The one Boka you shouldn’t miss is Pistolero. The reason they call it the Pistol is because when the waves break on the boka it echos like a gun shot. It’s a bit of a hike down so make time to see this. Another fun fact is that three species of sea turtles nest here.
Stay at the Santa Barbara Beach and Golf Resort
Santa Barbara Beach and Golf Resort is located at the southern tip of Curacao, sandwiched between the Caribbean Sea and Spanish Water Bay. This luxury resort boast 350-rooms, and is the perfect places for couples and families. On 2,000 landscaped acres, rimmed with a 1,500-foot long sandy beach. There are four restaurants and an 18-hole golf course designed by Pete Dye.
My favorite part about staying at the Santa Barbara Beach and Golf Resort was how calm it was. I really enjoyed waking up and being able to take a quick dip in the ocean before breakfast. The Atabei Spa, which is inspired by the rituals of the Arawak people (the original locals), is also an amazing place to unwind.
Go Cliff Jumping in Grote Knip “Playa Abou”
Playa Abou is one of the best beaches on the island, and it’s extremely popular with locals. It’s located between Westpunt and Lagun, and gives way to a small lagoon between high rocks. Its crystal clear blue waters are the perfect starting point for snorkeling, due to the huge coral reef nearby.
There are many places to cliff jump in Curacao, but Playa Abou is one of the safer cliff jumping spots. The cliffs aren’t so high, around 20 feet. There are lots of kids and adults jumping at the same time so anyone can do it. The one thing I recommend is to watch where everyone is jumping because there are big rocks on the bottom. Also don’t try to climb the cliff to get back up, rather swim back to the beach and take the stairs. There are many sea urchins and the waves crash every few seconds so I do not recommend climbing back up.
Go to the Suplado Blow Hole!
This blow hole is a secret! Located near Westpunt, there is only one way to get here and it’s by off-roading! I recommend you book a tour with Cervon Caribbean Gator Rental. It’s a very unique experience to go off-roading to areas of Curacao that are not accessible by paved roads.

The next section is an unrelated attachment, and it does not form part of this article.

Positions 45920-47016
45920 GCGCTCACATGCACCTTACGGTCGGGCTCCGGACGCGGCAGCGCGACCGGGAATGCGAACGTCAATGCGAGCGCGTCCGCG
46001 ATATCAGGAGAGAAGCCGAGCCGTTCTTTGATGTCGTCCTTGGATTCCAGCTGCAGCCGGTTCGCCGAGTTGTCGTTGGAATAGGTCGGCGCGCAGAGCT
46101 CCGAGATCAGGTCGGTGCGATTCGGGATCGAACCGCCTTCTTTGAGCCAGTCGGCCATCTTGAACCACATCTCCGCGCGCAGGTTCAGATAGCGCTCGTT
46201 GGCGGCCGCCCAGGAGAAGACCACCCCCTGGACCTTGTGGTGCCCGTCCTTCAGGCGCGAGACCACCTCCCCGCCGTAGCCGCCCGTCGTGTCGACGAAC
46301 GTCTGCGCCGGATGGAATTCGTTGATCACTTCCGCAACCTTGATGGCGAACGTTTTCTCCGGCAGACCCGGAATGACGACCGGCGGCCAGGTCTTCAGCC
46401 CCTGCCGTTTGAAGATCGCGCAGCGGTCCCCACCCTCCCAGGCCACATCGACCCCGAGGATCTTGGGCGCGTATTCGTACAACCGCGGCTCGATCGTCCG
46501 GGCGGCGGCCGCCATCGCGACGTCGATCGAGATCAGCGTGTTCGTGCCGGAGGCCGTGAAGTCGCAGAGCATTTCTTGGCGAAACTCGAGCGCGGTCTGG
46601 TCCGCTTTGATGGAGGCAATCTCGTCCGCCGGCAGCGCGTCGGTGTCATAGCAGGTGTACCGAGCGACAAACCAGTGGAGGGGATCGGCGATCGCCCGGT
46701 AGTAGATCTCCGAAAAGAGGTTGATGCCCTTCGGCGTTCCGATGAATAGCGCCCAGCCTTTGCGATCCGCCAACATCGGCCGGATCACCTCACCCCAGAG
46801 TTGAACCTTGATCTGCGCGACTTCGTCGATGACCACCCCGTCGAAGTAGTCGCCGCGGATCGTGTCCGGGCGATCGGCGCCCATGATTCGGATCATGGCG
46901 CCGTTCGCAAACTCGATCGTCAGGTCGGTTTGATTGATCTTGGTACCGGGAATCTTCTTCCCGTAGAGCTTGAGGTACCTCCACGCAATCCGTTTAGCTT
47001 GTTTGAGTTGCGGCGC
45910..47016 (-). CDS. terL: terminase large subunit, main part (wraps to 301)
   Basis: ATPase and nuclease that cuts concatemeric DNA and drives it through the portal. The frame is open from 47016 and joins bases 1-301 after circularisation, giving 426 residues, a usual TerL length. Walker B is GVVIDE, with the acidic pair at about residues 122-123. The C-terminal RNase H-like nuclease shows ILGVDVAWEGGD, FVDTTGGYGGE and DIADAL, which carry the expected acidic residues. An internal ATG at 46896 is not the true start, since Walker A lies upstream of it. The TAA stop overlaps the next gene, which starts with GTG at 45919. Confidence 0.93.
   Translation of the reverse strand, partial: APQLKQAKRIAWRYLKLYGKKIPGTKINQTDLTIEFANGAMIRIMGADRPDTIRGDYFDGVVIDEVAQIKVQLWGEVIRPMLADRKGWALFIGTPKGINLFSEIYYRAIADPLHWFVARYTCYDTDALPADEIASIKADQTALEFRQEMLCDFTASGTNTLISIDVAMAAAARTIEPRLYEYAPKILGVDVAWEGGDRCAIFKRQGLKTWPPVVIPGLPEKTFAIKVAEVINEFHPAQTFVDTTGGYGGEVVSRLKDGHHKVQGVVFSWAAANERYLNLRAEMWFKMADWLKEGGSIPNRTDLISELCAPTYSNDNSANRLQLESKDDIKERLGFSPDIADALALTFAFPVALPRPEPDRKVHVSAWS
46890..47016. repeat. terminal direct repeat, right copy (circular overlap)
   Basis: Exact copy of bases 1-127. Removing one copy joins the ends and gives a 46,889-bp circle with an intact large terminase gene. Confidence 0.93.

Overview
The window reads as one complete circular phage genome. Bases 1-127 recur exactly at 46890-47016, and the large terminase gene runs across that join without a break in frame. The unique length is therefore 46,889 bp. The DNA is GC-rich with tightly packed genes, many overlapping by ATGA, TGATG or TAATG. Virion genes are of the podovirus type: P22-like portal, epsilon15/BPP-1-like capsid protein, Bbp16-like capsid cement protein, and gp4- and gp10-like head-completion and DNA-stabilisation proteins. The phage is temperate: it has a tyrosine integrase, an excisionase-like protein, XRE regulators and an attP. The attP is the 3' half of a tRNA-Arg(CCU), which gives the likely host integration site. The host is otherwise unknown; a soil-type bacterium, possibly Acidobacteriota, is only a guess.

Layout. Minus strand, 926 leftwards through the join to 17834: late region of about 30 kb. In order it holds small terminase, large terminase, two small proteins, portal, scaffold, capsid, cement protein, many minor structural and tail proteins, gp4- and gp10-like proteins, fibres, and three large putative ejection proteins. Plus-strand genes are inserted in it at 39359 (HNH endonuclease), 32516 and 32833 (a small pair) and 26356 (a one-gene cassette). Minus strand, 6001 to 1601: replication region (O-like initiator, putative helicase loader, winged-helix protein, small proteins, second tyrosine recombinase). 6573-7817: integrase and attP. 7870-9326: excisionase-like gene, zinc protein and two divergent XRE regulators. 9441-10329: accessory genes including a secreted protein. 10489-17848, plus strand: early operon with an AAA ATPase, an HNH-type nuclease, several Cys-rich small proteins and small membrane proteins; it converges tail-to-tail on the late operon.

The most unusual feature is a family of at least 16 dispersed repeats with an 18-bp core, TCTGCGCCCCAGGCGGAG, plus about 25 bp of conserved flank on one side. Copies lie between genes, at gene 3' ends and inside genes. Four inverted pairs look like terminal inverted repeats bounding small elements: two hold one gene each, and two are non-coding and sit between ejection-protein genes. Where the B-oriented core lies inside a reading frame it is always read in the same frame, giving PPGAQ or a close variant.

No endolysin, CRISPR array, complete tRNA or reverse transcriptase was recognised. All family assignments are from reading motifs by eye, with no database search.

It is close to Boka Patrick, where the sea-water is sprayed through a chute into the air magically displaying beautiful fountains and rainbows. Surrounding the Suplado hole is a shallow pool filled with warm seawater. You can go sit down in the natural Jacuzzi but please use caution – wear water shoes, as the rocks are jagged and also don’t get to close to the hole as it can pull you in. It’s an amazing experience to have the water spray you in the face!
Where to Eat
There are so many restaurants in Curacao. The diversity of the island is also reflected in the local cuisine. From fusion cuisine comes from the influence of Spanish, Dutch, Venezuelan, Indonesian and even Portuguese Jews. Here are four restaurant I recommend you try:
Saint Tropez Ocean Club is located in Willemstad, and is one of the more chic restaurant settings on the island. This is a French-style beach club with modern, all-white design makes you feel like you are in Saint Tropez, France! Take a table and try some of the international food and sip on some Chardonnay. Afterwards, head to the pool and lounge on a canopy bed overlooking the Caribbean-sea.
Brakkeput Mei Mei is a steak house on the front terrace of a historical plantation house. They have a great selection of fish and meat specialties from the grill accompanied by delicious salads from their salad bar. On the weekend they have live music and Thursday night is lobster night. I had a delicious ribeye steak.
Currency: Netherlands Antillean guilder (Nafl)
Curacao has daily non-stop air services from the U.S., and daily flights to Venezuela and from the Netherlands. I flew American Airlines round-trip from Miami. Curaçao also offers flights to Germany, Canada, Brazil, Surinam, Colombia, Puerto Rico, Jamaica, Trinidad & Tobago and St. Domingo, Bonaire, Aruba, and St. Maarten. Connections can be made to any part of the world.
Have you been to Curacao? Leave us a comment below with recommendations about places you must see in Curacao!